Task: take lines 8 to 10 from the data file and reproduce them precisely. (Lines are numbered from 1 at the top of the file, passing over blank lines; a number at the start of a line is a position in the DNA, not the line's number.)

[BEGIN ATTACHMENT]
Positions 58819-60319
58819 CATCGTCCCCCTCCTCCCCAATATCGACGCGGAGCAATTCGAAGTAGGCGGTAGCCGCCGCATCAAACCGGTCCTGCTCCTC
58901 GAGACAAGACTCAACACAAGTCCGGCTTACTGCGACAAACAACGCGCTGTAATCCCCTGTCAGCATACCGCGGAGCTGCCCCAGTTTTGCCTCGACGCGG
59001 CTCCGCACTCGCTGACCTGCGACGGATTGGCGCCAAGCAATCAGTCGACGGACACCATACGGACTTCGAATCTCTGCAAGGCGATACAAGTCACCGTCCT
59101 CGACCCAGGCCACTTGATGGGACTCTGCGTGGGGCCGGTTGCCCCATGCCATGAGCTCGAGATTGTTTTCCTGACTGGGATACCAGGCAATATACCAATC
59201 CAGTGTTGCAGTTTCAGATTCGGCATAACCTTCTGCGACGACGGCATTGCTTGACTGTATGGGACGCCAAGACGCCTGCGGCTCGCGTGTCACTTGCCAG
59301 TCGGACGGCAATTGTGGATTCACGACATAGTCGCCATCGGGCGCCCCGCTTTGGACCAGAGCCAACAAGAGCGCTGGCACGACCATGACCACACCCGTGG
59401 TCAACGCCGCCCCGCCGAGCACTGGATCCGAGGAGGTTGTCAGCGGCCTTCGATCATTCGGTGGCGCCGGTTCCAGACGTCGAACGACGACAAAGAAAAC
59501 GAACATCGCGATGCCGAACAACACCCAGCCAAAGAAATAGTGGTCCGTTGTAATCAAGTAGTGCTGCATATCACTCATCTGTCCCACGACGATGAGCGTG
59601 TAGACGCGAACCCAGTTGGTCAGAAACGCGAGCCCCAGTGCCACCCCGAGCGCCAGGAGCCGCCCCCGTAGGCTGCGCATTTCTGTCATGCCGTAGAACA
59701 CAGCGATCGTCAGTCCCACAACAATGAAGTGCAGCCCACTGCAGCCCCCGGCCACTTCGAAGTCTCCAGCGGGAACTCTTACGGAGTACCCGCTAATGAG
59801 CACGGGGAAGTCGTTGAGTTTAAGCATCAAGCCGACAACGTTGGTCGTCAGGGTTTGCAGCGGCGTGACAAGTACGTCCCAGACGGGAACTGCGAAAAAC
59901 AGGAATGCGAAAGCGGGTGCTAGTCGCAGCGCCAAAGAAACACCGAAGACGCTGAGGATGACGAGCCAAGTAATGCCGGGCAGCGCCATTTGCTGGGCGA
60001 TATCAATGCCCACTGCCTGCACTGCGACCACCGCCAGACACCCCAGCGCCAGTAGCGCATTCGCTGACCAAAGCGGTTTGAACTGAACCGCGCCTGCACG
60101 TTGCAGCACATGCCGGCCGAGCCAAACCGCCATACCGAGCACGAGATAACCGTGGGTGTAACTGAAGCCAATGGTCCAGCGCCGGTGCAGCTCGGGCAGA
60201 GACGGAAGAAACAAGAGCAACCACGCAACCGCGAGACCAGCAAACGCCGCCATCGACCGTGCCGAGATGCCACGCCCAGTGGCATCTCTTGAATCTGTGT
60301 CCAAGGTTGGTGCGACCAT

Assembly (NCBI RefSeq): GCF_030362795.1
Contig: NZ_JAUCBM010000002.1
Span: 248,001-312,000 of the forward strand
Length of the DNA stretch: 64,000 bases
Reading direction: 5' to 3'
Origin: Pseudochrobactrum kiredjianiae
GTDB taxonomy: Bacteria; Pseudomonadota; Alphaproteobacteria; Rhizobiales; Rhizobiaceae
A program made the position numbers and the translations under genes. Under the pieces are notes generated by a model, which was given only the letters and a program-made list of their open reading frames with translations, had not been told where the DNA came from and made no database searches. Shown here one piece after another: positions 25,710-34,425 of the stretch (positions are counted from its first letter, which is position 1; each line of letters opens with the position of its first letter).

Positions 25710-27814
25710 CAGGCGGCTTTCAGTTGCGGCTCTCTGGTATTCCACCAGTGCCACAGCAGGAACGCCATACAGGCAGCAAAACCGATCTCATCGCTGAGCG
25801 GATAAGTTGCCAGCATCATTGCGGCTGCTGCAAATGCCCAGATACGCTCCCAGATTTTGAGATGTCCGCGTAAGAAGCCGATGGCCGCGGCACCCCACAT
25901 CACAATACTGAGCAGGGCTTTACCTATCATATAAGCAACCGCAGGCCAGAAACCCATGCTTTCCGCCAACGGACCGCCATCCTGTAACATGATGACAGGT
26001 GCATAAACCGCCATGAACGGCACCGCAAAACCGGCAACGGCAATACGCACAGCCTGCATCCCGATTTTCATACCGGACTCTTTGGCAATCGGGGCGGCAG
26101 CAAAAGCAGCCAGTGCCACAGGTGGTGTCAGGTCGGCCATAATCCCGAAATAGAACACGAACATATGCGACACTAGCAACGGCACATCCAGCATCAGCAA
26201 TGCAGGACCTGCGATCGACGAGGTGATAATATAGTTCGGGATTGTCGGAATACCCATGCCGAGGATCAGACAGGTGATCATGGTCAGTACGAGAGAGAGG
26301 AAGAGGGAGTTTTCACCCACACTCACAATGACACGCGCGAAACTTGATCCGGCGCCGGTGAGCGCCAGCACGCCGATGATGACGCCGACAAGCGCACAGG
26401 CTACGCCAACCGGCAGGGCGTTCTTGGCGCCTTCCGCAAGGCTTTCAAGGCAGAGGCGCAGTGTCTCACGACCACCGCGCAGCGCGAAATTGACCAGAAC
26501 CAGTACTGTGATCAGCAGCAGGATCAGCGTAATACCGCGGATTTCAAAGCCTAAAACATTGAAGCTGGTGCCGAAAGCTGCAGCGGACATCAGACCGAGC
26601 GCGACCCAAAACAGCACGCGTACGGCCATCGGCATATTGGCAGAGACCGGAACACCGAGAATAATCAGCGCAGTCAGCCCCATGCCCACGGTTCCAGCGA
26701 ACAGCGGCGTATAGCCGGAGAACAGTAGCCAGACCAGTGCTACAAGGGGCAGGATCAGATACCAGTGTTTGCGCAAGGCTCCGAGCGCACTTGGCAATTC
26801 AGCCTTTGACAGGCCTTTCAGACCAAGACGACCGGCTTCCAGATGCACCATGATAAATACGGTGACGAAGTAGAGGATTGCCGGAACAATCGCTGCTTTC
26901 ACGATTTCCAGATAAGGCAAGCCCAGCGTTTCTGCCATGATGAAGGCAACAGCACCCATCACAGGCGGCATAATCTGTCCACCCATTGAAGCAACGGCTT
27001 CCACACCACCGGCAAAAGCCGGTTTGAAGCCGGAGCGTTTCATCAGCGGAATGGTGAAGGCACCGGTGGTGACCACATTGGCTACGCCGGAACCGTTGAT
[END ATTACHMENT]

59401 TCAACGCCGCCCCGCCGAGCACTGGATCCGAGGAGGTTGTCAGCGGCCTTCGATCATTCGGTGGCGCCGGTTCCAGACGTCGAACGACGACAAAGAAAAC
59501 GAACATCGCGATGCCGAACAACACCCAGCCAAAGAAATAGTGGTCCGTTGTAATCAAGTAGTGCTGCATATCACTCATCTGTCCCACGACGATGAGCGTG
59601 TAGACGCGAACCCAGTTGGTCAGAAACGCGAGCCCCAGTGCCACCCCGAGCGCCAGGAGCCGCCCCCGTAGGCTGCGCATTTCTGTCATGCCGTAGAACA